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Nucleic Acids Res. 1990 Feb 11;18(3):561-7.

Recombination via flanking direct repeats is a major cause of large-scale deletions of human mitochondrial DNA.

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  • 1Department of Neurology, Columbia University College of Physicians and Surgeons, New York, NY 10032.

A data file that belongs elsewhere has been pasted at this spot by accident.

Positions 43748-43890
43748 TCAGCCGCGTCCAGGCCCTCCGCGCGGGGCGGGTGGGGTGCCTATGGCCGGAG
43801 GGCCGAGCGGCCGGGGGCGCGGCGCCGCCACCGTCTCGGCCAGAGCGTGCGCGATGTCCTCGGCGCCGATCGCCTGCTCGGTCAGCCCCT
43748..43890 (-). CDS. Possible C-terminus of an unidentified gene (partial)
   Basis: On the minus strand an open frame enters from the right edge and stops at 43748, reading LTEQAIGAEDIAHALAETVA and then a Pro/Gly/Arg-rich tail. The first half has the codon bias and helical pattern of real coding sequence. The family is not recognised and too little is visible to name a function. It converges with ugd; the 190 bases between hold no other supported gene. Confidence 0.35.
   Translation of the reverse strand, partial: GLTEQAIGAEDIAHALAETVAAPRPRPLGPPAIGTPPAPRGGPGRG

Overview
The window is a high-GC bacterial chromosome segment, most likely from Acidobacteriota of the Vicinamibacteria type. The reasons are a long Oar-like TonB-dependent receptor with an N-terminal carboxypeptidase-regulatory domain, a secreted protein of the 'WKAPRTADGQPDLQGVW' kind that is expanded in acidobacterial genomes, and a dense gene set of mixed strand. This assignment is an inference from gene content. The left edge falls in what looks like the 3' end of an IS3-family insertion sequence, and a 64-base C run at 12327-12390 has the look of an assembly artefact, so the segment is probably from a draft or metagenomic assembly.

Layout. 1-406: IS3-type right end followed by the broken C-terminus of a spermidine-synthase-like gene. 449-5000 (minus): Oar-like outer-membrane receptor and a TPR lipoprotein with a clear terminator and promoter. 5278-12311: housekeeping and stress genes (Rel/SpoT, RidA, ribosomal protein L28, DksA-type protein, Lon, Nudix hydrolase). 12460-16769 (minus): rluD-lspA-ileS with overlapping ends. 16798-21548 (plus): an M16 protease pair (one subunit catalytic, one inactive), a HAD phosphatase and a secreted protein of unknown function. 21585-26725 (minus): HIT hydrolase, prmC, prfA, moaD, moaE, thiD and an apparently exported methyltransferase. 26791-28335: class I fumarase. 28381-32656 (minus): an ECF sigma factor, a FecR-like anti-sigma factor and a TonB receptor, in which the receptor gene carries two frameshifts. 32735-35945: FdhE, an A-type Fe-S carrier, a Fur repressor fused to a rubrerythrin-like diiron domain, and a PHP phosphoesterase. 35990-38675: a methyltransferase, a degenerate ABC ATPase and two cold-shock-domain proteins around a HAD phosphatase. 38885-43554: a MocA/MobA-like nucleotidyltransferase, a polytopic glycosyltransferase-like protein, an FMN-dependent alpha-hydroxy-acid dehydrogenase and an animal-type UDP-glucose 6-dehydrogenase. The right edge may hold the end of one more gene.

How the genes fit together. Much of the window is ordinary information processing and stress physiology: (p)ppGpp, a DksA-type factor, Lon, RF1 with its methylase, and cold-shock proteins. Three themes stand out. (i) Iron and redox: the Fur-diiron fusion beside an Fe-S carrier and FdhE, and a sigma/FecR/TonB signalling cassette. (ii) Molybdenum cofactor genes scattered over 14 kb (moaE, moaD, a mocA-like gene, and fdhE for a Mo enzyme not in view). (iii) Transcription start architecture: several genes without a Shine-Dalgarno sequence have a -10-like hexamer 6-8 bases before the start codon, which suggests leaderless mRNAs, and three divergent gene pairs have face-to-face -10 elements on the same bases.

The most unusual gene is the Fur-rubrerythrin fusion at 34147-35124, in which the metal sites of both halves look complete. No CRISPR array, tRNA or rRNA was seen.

Large-scale deletions of mitochondrial DNA (mtDNA) have been described in patients with progressive external ophthalmoplegia (PEO) and ragged red fibers. We have determined the exact deletion breakpoint in 28 cases with PEO, including 12 patients already shown to harbor an identical deletion; the other patients had 16 different deletions. The deletions fell into two classes. In Class I (9 deletions; 71% of the patients), the deletion was flanked by perfect direct repeats, located (in normal mtDNA) at the edges of the deletion. In Class II (8 deletions; 29% of patients), the deletions were not flanked by any obviously unique repeat element, or they were flanked by repeat elements which were located imprecisely relative to the breakpoints. Computer analysis showed a correlation between the location of the deletion breakpoints and sequences in human mtDNA similar to the target sequence for Drosophila topoisomerase II. It is not known how these deletions originate, but both slipped mispairing and legitimate recombination could be mechanisms playing a major role in the generation of the large mtDNA deletions found in PEO.

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